In one of the sharpest openings in movie memory, Director Eastwood starts with a prolonged view of a devastating tsunami.


An Illusion Review by Joan Ellis


            What can I say? On Friday nights a while back our family watched Clint Eastwood play Rowdy Yates on Rawhide while two small boys wearing chaps rode their red rocking horse across the kitchen floor. Tell me it wasn't fifty years ago. One thing is sure: our hero has never disappointed us. As innovator and explorer he has directed and acted in many enduring movies that have often challenged both the audience and the prevailing culture. And now, here we all are watching his new movie and wondering at this tricky point in life whether there is or isn't a Hereafter. Though Clint Eastwood is far too smart even to suggest an answer, he has assembled a cast of terrific professionals to explore the question.
            In one of the sharpest openings in movie memory Director Eastwood starts with a prolonged view of a devastating tsunami. The fact that the very sight of it makes us go rigid is surely due to the actual recent fact of it. Several hundred thousand deaths by one wave erased forever our comfortable assumption that tsunamis are figments of science fiction. Now frozen in our chairs, we watch an exploration of mortality that is by turns intriguing and disappointing, ending finally in something of a fizzle. But that's the same fizzle we live with as we confront our own mortality. We can comfort ourselves with the certainty that if Eastwood had satisfied us with a movie solution, we would have called him a fraud.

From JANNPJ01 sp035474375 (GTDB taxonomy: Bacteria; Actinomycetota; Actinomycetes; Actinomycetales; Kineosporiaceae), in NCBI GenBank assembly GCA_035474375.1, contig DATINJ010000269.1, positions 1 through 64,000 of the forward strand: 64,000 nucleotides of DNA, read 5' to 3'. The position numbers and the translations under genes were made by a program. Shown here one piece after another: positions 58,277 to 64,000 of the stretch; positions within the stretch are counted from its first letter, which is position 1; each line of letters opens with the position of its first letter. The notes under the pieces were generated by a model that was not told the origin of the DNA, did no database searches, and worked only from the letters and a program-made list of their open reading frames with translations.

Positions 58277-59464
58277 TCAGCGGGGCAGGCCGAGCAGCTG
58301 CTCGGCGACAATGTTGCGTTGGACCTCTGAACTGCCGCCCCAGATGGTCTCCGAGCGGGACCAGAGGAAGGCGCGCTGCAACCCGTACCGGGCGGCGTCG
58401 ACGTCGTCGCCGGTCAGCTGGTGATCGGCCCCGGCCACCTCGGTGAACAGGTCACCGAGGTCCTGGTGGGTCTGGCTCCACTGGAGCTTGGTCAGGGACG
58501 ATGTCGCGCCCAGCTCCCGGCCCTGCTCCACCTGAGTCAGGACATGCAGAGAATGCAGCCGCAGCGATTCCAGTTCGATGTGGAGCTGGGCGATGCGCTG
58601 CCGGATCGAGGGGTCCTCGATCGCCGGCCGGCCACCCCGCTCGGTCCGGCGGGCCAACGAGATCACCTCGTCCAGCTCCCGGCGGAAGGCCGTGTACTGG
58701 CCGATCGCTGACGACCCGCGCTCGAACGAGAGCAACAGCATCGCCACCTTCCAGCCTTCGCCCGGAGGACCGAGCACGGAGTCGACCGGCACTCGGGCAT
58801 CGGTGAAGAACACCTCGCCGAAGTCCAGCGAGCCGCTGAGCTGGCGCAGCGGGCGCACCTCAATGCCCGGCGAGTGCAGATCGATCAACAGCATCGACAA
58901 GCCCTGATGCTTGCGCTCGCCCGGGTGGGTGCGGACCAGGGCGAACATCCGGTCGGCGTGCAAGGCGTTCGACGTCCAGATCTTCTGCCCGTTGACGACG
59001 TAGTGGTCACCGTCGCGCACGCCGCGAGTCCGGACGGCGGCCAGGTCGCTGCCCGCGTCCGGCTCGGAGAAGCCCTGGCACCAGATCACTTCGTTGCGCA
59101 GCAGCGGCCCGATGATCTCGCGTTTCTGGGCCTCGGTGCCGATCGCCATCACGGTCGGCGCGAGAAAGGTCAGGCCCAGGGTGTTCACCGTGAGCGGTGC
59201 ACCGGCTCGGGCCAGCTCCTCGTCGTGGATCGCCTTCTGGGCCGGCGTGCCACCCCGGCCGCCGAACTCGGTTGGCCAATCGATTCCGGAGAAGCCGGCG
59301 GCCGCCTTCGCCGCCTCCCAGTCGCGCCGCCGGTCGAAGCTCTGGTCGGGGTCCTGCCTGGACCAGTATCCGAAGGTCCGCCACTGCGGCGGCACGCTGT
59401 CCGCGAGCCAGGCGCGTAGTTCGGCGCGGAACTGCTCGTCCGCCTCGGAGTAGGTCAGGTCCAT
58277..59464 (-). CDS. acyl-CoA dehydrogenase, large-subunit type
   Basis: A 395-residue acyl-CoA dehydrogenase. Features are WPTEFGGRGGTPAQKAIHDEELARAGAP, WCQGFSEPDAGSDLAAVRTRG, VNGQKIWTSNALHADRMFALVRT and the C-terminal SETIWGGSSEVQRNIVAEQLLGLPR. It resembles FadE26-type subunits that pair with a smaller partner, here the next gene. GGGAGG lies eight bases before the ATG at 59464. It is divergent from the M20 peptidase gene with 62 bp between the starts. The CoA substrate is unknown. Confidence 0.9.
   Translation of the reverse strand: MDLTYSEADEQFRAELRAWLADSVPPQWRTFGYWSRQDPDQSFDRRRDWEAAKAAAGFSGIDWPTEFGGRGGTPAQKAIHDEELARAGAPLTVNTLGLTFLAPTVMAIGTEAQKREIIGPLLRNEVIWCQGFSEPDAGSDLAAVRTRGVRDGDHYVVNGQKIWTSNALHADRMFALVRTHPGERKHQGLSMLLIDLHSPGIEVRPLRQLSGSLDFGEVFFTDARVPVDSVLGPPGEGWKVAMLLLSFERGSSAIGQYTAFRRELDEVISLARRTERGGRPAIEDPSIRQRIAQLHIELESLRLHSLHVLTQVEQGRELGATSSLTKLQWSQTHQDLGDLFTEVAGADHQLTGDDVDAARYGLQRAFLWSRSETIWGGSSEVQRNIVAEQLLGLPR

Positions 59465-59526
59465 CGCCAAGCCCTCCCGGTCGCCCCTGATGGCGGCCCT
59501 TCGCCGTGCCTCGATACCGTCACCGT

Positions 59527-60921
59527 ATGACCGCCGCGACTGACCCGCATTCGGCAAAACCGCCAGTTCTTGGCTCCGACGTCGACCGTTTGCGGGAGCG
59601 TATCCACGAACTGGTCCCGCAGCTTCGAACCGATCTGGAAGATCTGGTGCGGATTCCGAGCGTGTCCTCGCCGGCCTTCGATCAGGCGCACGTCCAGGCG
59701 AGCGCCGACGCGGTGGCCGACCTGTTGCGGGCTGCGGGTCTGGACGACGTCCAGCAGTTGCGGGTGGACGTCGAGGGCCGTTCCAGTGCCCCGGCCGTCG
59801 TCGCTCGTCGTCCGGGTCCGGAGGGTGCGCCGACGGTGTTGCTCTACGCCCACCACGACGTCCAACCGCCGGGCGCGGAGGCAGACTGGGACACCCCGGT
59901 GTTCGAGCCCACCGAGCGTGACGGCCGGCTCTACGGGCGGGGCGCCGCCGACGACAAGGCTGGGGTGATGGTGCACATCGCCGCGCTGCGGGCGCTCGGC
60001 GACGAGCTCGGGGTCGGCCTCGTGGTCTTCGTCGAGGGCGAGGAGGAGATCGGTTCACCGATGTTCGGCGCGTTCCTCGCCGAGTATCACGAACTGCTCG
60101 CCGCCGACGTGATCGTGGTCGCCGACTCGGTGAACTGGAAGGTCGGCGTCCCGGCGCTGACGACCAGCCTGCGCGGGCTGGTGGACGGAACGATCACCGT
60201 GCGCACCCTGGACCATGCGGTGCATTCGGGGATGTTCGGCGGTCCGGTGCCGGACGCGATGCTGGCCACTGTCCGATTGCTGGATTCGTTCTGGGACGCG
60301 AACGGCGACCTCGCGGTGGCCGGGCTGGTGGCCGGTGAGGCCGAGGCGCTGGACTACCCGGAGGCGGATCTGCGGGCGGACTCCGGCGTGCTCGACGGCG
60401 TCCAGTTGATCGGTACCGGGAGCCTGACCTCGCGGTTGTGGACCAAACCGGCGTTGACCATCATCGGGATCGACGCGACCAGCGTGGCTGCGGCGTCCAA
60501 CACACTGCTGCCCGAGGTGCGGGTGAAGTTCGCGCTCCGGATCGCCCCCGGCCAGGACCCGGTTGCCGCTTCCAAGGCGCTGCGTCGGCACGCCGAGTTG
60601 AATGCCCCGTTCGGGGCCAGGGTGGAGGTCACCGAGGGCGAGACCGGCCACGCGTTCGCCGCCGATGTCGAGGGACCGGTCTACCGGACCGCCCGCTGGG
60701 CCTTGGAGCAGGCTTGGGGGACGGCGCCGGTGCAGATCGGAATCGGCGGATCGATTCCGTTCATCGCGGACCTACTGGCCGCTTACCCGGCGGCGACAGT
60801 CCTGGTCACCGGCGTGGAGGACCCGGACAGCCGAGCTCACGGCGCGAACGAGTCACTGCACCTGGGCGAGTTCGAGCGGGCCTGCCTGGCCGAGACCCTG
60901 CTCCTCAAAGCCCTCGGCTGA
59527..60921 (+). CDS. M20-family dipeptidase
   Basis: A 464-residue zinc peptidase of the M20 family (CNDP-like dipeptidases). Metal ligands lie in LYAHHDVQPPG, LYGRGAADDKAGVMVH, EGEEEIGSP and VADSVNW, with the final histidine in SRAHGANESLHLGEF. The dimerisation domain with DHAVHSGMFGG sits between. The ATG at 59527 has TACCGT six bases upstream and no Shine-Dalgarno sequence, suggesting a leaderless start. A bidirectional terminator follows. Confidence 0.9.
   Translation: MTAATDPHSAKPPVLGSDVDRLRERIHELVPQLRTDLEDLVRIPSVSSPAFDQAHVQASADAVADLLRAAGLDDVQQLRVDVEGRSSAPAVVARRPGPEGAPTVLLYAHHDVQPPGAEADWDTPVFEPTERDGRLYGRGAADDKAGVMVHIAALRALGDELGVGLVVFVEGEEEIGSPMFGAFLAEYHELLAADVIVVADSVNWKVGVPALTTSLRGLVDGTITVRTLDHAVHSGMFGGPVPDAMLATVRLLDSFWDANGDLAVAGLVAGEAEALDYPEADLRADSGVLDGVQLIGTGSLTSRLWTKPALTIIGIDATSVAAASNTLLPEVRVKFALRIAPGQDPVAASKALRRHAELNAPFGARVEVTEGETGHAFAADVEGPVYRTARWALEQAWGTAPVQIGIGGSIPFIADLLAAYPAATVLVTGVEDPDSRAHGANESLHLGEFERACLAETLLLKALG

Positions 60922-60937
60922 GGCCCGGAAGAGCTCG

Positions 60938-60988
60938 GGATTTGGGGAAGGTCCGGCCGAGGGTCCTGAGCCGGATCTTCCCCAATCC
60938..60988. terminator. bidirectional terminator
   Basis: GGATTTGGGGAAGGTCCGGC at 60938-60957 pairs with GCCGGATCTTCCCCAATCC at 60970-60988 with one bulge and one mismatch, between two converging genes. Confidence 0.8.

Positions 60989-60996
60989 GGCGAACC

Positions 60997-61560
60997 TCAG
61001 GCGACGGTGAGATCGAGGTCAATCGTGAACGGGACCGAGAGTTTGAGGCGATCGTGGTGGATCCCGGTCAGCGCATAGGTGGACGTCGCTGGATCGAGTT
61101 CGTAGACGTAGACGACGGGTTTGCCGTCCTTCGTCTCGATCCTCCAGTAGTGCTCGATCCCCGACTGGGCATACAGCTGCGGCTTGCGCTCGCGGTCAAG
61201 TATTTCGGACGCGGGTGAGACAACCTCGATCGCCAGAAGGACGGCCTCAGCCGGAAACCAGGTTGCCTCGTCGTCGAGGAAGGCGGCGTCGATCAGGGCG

While the cast is not uniformly strong, the three leads are memorable for their skill and for understatement of a dramatic subject. Each has been touched by death. Marie LeLay (Cecile de France) is a Parisian television journalist who survives the tsunami and is haunted both by what she has seen and by what she has imagined. In London, Marcus (twins, Frankie and George McClaren) has lost his brother Jason to an accident. The two had been a survival team in the face of their mother's crippling addiction. In San Francisco, George for a time made a living from his psychic ability to get in touch with those in the Hereafter. Blindsided by the emotional complications that accompanied his gift, he becomes a heavy equipment operator; but those who need him find him.
            Frankie and George McLaren's joint creation of the small, bewildered, sad, and ultimately strong little boy is the standout performance in the film. Cecile de France's Marie is especially refreshing because she is no Hollywood cardboard cutout. Instead, she is unpredictable and charming in her confusion.
            All this leads us to the final fizzle. The three stories are pulled together in a silly set of contrived coincidences where we are simply abandoned without resolution. But, true to his western code, Clint Eastwood knows that as much as we'd all like to believe in some form of the Hereafter, neither he nor the rest of us will ever know until it happens.


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